Of course, the State could have cross-examined Gardner about whether he ever was present at a time when Carol Drummond was talking about killing her husband. If he admitted he was present when any such statements were made, the State would have elicited something potentially useful to the prosecution—evidence at least that he was aware that Carol Drummond wanted Hancock killed, and evidence suggesting the likelihood that she and Gardner had talked about it. The State, however, would not have been able to present any "rebuttal" testimony from other people as to such statements (because such evidence would not rebut anything Gardner said). If Gardner denied that he ever heard such a remark, the State we now know, could have presented Gill's testimony as rebuttal. It is not at all clear, however, that the State could have presented the testimony of others as to other statements. Apparently neither the State nor the defense knew prior to trial that Gardner was present when Carol Drummond made the statement to Gill. The police report did not indicate that Gill was saying that Gardner heard the remark, and the State never listed Gill as a witness to any admission made by Gardner. The State also never argued anything of admissibility other than that the statements were rebuttal to the testimony of Ms. Drummond.

    Because the prosecution was just as surprised by Gill's testimony as the defense, the prosecution did not realize that it could have cross-examined Gardner about the statement (or possibly offered it in the State's case-in-chief). In any event, the State never asked Gardner whether he heard Ms. Drummond make such a statement. Thus, in view of all the circumstances we believe that it was only the unreasonable strategy of counsel that led to the admission of the statements. Accordingly, we agree with the motion court that the decision to call Ms. Drummond as a witness was pivotal.

    In asking ourselves whether counsel's performance, in the decision to have Ms. Drummond testify and in other matters of alleged ineffectiveness, was such that the ineffective actions of counsel are such as to undermine our confidence that justice was done in the proceeding, we must consider the overall circumstances. We are able to grant relief "only if the entire record reveals that defendant was prejudiced." State v. Graham, 906 S.W.2d 771, 786 (Mo.App.1995). The evidence was less than certain as to what actually happened the day of the shooting. There was evidence from which a jury may have been able to conclude Gardner was guilty of voluntary *132 manslaughter.[7] But there was less evidence, apart from the alleged statements of Carol Drummond, that Gardner was guilty of murder.[8]

    We conclude that the unreasonable decision to place Ms. Drummond on the stand was the pivotal point in this prosecution. We also note that viewing the quality of counsel's performance from an overall standpoint, Strickland, 466 U.S. at 690, 104 S. Ct. 2052, there were other aspects of counsel's performance which were deficient, even if not constitutionally deficient. This was not a case of an overall sound and effective performance by counsel, with the record clouded only by a single tactical error.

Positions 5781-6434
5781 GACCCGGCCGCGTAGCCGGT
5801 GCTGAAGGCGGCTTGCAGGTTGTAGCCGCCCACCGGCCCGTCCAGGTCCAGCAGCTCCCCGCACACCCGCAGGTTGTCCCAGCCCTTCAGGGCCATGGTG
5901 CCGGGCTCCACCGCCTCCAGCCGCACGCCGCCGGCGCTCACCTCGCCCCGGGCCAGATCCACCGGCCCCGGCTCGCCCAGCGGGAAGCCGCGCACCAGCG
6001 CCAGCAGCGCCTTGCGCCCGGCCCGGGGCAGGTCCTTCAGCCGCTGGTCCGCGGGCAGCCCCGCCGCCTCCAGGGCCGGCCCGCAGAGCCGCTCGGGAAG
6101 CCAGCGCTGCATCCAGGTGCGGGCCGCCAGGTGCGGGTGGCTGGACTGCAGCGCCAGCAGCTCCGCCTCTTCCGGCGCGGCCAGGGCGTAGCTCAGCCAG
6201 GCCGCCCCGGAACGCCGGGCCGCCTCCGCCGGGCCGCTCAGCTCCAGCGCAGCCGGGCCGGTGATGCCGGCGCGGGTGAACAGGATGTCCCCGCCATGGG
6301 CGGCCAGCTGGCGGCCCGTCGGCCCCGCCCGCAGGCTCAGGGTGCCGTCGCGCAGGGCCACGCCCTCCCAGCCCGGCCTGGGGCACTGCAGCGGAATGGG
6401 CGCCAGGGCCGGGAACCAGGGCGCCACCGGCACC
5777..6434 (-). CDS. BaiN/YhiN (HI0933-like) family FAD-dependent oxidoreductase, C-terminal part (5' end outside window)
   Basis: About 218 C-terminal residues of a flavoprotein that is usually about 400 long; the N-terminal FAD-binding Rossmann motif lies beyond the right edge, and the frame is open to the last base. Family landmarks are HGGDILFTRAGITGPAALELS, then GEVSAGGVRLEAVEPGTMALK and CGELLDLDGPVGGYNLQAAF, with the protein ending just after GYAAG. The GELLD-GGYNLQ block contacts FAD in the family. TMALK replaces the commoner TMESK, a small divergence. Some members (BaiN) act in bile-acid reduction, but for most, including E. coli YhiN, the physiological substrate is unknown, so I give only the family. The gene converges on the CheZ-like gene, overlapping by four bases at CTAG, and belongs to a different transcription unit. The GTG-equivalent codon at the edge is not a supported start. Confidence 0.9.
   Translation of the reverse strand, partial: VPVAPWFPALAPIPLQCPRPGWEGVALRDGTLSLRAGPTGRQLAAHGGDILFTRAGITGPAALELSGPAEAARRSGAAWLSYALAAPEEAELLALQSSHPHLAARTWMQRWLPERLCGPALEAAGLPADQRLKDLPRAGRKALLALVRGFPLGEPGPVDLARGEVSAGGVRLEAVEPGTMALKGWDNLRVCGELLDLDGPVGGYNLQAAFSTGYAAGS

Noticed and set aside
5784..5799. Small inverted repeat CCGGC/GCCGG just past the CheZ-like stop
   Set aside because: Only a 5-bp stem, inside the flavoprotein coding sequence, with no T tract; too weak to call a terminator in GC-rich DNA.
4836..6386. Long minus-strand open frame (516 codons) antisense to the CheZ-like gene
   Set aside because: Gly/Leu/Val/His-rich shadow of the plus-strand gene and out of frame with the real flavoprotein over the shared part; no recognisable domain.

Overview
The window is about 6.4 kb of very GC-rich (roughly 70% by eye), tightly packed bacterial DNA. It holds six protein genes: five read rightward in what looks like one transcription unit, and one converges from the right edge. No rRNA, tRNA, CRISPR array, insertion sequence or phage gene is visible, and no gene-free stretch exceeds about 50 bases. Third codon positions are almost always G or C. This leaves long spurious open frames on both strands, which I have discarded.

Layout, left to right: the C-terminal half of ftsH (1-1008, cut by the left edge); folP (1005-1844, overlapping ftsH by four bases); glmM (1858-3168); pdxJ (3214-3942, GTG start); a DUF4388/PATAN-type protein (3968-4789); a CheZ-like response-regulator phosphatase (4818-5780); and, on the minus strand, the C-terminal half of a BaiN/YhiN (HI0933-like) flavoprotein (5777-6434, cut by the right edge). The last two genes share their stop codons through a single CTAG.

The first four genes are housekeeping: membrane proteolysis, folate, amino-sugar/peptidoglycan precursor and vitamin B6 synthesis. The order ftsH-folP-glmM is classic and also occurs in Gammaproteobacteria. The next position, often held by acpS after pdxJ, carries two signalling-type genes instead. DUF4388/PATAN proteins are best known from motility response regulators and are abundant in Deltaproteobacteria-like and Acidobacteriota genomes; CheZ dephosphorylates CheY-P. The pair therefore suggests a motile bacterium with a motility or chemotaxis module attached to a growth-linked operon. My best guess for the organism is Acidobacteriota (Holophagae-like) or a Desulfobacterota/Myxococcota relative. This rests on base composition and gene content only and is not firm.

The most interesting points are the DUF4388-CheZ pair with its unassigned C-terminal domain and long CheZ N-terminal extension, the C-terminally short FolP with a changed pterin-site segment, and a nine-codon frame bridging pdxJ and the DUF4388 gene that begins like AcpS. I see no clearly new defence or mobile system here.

Overall Performance

    Gardner points out, for instance, that counsel failed to object to two defects in the verdict directing jury instructions. The verdict directing instruction for murder in the second degree did not contain the paragraph on sudden passion as required by MAI-Cr. 313.04. The instruction for voluntary manslaughter contained the wrong range of punishment. While these failures by counsel were not likely material to the result, see State v. Gardner, 8 S.W.3d 66 (Mo. banc 1999), they adversely reflect on the overall performance of counsel.

    Gardner also contends that his trial counsel was ineffective in failing to adequately cross-examine the State's expert witness, John Cayton. Cayton worked as a firearms expert at the Regional Crime Lab in Kansas City. After the defense case, Cayton, who testified earlier, was recalled as a rebuttal witness. He testified that Gardner's trial version of the shooting was inaccurate. Gardner had testified during trial that he had fired shots at Hancock while Hancock was still advancing toward Gardner in a threatening manner. Cayton testified that two of the bullet exit wounds found on Hancock did not support this scenario. One of the exit wounds was "shored," which means the wound had a clear cookie cutter type exit wound with bruising around it. The shoring occurred, according to Cayton, when the bullet smashed the surrounding skin as it exited against something hard. The "shoring" of the exit wound indicated that Hancock was against a hard object, such as the floor, when the bullet exited. A second exit wound did not exhibit complete "shoring," according to Cayton, but the wound was consistent with Hancock being only a minimal distance away from a hard object. Cayton's testimony suggested that Hancock was lying in a prone position on the floor when he received two of his gunshot wounds.